On July 26, the Punjab police announced that following an exchange of fire lasting 14 hours at Islamnagar in Gujrat, a town about 175 km (110 miles) southeast of the capital Islamabad the previous day, they had arrested 13 people suspected of links with Al Qaeda. They included three women and six children.
The names of the four men arrested were given as Abdullah, Tanveer, Feroze and Saleem. One of them was described as a Pakistani national from Okara, while the others were said to be nationals of Kenya, Sudan and South Africa. One of the arrested women was described as an Afghan national and a 12-year-old girl as a Saudi national.
It was stated that the police received the tip-off which led to the raid and arrests from an employee of a courier service through which the inmates of the house, who had been living there for 45 days, were receiving mail from abroad.
The police claimed to have recovered two Kalashnikovs, chemicals, dollars, euros and two laptop computers from the hide-out. According to another version, following the interrogation of a suspected Al Qaeda member, who had been arrested earlier, the police had picked up Tanveer from a hotel on July 24 and he had led them to the hide-out.
The police also claimed that one of the women was wearing a suicide jacket filled with explosives.
On July 29, Pakistan's Interior Minister Faisal Saleh Hayat announced that two of the arrested persons had since then been identified as Ahmed Khalfan Ghailani, a Tanzanian national born in Zanzibar, who is wanted by the Federal Bureau of Investigation, and his Uzbek wife. He carried a reward of up to $25 million for his arrest. Hayat said they would be handed over to the FBI after interrogation by the Pakistani agencies.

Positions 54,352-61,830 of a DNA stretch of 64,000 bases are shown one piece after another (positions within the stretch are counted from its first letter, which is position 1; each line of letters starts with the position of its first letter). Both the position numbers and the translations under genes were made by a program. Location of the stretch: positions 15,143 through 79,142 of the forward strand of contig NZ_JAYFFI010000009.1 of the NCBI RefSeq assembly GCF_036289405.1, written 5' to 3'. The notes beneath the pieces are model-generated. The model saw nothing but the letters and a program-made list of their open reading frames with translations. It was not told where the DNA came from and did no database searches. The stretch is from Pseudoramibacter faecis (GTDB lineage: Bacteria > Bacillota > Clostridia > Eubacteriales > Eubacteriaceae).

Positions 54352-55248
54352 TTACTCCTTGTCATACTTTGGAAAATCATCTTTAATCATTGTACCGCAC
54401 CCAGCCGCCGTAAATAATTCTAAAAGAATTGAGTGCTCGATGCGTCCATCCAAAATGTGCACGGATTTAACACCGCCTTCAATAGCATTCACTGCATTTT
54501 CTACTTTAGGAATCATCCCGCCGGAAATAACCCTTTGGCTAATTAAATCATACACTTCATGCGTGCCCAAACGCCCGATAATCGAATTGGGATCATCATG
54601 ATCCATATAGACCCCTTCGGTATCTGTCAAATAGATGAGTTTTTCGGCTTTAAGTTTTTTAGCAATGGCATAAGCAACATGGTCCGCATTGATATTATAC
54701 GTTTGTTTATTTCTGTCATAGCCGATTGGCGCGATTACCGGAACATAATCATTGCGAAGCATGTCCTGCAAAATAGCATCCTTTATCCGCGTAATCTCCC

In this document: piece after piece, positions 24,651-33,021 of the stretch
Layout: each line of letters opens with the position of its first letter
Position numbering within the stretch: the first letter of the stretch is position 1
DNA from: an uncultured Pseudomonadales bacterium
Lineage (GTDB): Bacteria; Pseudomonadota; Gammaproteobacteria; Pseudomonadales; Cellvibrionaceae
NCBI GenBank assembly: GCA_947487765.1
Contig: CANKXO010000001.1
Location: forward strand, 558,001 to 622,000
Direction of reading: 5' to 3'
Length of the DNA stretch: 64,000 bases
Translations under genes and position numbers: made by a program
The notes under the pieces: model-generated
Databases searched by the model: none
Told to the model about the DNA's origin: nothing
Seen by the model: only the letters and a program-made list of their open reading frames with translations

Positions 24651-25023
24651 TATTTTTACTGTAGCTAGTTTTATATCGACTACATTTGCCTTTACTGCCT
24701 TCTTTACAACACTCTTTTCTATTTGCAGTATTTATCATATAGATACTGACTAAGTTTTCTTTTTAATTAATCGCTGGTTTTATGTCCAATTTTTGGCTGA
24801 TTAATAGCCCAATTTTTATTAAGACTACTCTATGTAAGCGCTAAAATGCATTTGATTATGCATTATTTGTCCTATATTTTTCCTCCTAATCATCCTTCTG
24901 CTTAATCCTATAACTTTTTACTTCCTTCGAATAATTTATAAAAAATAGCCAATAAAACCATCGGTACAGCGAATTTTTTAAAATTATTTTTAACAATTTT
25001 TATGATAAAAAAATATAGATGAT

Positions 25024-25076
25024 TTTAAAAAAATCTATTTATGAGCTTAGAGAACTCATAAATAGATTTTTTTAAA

Ahmed Ghailani had been indicted in the southern district of New York on December 16, 1998, for his alleged involvement in the August 7, 1998, bombings of the US embassies in Dar-es Salaam, Tanzania, and Nairobi, Kenya.
Addressing a press conference at Washington DC on May 26, John Ashcroft, the US attorney general, had said: 'Credible intelligence from multiple sources indicates that Al Qaeda plans to attempt an attack on the United States in the next few months.This disturbing intelligence indicates Al Qaeda's specific intention to hit the United States hard. After the March 11 attack in Madrid, Spain, an Al Qaeda spokesman had announced that 90 percent of the arrangements for an attack in the United States were complete.'
An FBI bulletin issued subsequently said that public statements by Al Qaeda leaders suggested that plans for a attack on the US were nearly complete, and that any of several upcoming high-profile events --such as the recently concluded G-8 Summit in Sea Island, Georgia, the national political conventions in Boston (which ended Thursday) and New York, and the November presidential election -- were possible targets.